By Roger Gibbs
After watching some of the recent media coverage of the Calypso, Steelpan and Mas band competitions held during Carnival in Trinidad, and subsequently reflecting on the annual Calypso competitions in Barbados, Grenada, St. Vincent, Dominica, and Antigua, I ask the question: Is competition really the best way to develop and support the Carnival Arts?
As a lifelong Calypso musician and cultural activist, I have watched the trajectory of Calypso competitions in Barbados and in Trinidad over the last 50 plus years.
It is clear to me that the competition model, along with the seasonal nature of Carnival / Cropover, has not served Calypso well.
I can hear the howls of outrage for daring to suggest competitions are not essential to making artists pursue excellence. There are benefits to competition in some cases, but when competition is used as THE centerpiece in national music development policy, consuming the vast majority of available money and resources, the long-term impact is negative. Competition does stir up temporary public interest (ah, we love a fight!) and the possibility of fame and fortune may indeed inspire some artists to try harder.
The drawbacks are significant. Over time, competition instills distrust in creative communities, discourages collaborations and sharing of ideas, and generally pits members of the community of artists against each other. Annual competitions lock artists into short-term, seasonal thinking, unable or unwilling to create music that does not fit into the box defined by competition judges.
One must first be willing to view the arts differently from sports, which challenge physical prowess and mental ability. Sports have a set of physical measures that are easily verified by which all can judge. The arts explore the imagination. When you confine art development to competition, you shackle artists’ imaginations – a concept that may have suited society in colonial times, but does not serve the needs of free, independent nations struggling to retain their cultural identity. A competition-driven national arts development policy is a gross disrespect to the arts’ power to raise peoples’ consciousness, self-awareness and dignity.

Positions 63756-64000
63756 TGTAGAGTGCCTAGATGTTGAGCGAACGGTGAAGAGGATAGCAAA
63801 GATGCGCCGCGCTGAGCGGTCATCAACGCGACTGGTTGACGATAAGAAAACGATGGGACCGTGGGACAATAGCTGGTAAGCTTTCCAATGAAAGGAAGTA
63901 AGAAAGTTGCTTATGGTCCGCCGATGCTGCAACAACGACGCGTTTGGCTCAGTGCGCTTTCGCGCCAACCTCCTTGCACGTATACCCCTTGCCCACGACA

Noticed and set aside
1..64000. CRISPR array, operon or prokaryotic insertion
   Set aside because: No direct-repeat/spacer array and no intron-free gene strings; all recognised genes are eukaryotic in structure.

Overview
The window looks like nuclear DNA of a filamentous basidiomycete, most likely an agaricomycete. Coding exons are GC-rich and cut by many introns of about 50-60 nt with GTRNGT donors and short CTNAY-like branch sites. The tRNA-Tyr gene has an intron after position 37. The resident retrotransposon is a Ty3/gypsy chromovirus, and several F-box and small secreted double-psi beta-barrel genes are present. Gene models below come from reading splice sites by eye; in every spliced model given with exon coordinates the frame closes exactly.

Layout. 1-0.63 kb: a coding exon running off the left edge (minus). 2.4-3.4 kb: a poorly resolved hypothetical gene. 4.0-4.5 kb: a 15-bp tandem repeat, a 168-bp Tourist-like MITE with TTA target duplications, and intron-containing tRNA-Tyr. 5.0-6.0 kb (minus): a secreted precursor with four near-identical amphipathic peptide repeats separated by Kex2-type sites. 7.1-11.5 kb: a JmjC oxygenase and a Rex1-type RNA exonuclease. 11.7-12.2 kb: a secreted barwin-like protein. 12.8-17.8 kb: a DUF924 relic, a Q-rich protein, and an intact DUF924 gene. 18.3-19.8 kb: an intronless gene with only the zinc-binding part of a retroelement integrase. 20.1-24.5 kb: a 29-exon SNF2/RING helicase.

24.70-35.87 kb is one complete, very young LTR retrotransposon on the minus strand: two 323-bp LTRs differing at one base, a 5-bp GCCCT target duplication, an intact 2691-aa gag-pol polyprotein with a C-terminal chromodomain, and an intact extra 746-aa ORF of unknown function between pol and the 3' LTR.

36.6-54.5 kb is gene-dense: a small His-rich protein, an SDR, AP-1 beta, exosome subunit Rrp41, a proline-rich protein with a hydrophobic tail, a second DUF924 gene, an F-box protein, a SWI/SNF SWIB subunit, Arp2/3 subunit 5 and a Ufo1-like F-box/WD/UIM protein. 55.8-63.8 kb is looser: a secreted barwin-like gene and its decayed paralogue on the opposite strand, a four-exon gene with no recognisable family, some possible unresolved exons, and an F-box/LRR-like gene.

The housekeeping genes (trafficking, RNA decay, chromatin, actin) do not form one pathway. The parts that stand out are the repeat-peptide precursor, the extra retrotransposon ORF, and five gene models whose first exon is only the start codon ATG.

How many great Calypso songs can you think of that were created because of a Government-funded competition? Would the few examples have been composed anyway? Inspiration for great music comes from the heart, from deep within. Look at the Lennon & McCartney or Stevie Wonder’s catalog or any of the other great composers of the 20th century and tell me which of their most memorable work was produced thanks to a national competition. I would guess none. Did Miles Davis need to compete in a competition every year to be a genius? Not one of Bob Marley’s great songs was written for a competition. If Calypso artists have produced great work in a competition, it was in spite of the competition not because of it.
Caribbean governments need to step back from producing and presenting the arts and find better ways to nurture healthy arts communities. Government efforts inevitably becomes politically charged and partisan in its curatorial choices. A wiser approach would be to take the same funding and create a package of supports for the ‘live’ Calypso and Caribbean music sector. Invest in smaller ongoing programs, e.g. regular ‘live’ concerts in all parts of the country; tax incentives for club/restaurants/music venues to program ‘live’ calypso year round; dedicated social media and radio destinations to give emerging calypso artists and their work airtime and visibility; weekly pages in newspapers devoted to promoting what’s going on in Calypso.
A well-crafted package of publicly funded supports for the Calypso music sector will rejuvenate the art form and attract new practitioners. Artists would still have to compete for the newly created markets. I think we need to grow up and move away from the competition model with all its colonial monarchist trappings as a way to develop the Calypso art form.